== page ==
linseed

[lin-seed]
noun

Origin:
before 1000; Middle English linsed, Old English līnsǣd. See line1, seed

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Collins
World English Dictionary
linseed (ˈlɪnˌsiːd)
 
n
another name for flaxseed
 
[Old English līnsǣd, from līn flax + sǣd seed]

Collins English Dictionary - Complete & Unabridged 10th Edition
2009 © William Collins Sons & Co. Ltd. 1979, 1986 © HarperCollins
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Etymonline
Word Origin & History

linseed
O.E. linsæd "seed of flax," widely regarded in ancient times as a source of medical treatments, from lin "flax" (see linen) + sæd "seed."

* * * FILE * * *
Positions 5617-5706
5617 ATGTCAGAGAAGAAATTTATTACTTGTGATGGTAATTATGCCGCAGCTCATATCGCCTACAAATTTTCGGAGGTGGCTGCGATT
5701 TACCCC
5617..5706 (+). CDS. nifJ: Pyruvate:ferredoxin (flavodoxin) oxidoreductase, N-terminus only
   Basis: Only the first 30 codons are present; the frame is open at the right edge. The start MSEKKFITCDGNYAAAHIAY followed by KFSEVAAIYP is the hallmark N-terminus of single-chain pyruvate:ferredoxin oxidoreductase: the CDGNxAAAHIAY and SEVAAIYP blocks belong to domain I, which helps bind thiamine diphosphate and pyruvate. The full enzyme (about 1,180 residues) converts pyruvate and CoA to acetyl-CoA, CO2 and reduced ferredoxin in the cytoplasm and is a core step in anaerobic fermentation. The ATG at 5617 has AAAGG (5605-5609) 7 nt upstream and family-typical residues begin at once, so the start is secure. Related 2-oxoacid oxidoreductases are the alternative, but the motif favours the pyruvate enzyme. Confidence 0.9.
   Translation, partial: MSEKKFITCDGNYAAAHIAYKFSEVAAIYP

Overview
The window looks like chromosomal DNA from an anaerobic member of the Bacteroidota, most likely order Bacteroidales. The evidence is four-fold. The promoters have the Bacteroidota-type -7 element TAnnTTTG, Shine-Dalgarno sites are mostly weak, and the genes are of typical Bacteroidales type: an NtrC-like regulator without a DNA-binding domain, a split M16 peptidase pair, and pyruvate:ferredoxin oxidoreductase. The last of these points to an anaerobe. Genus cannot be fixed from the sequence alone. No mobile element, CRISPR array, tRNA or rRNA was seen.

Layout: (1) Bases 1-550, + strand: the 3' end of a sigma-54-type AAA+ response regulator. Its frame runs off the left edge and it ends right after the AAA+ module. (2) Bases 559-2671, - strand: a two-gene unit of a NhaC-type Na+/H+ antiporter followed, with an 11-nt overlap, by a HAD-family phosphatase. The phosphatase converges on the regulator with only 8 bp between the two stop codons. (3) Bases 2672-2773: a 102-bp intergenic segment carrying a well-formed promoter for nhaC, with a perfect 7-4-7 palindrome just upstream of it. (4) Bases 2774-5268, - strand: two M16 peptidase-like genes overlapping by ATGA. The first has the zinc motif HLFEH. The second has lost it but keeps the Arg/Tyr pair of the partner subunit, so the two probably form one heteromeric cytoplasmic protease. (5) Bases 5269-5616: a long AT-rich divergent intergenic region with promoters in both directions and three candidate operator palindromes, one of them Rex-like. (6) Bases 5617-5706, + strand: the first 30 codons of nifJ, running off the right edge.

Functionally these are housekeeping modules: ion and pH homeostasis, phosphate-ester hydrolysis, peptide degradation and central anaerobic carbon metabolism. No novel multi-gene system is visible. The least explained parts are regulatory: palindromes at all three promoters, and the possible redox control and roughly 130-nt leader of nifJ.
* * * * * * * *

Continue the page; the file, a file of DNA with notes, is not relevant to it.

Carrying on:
Online Etymology Dictionary, © 2010 Douglas Harper
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Encyclopedia Britannica
Encyclopedia

linseed

seed of a variety of the common flax, Linum usitatissimum, grown for its yield of linseed oil and meal. This variety of flax has shorter straw, more branches, and more seeds than other varieties that are grown primarily for linen fibre. It is cultivated principally in Argentina, Canada, the United States, Russia, and Ukraine.

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Encyclopedia Britannica, 2008. Encyclopedia Britannica Online.
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Example sentences
There are no sharp edges, and the wood is finished with linseed oil.
Glazing compound should only be used on wood which has been brushed with linseed oil and primed with an oil based primer or paint.
Some other old varnishes, especially those that contain linseed oil, may appear as a bluish haze.
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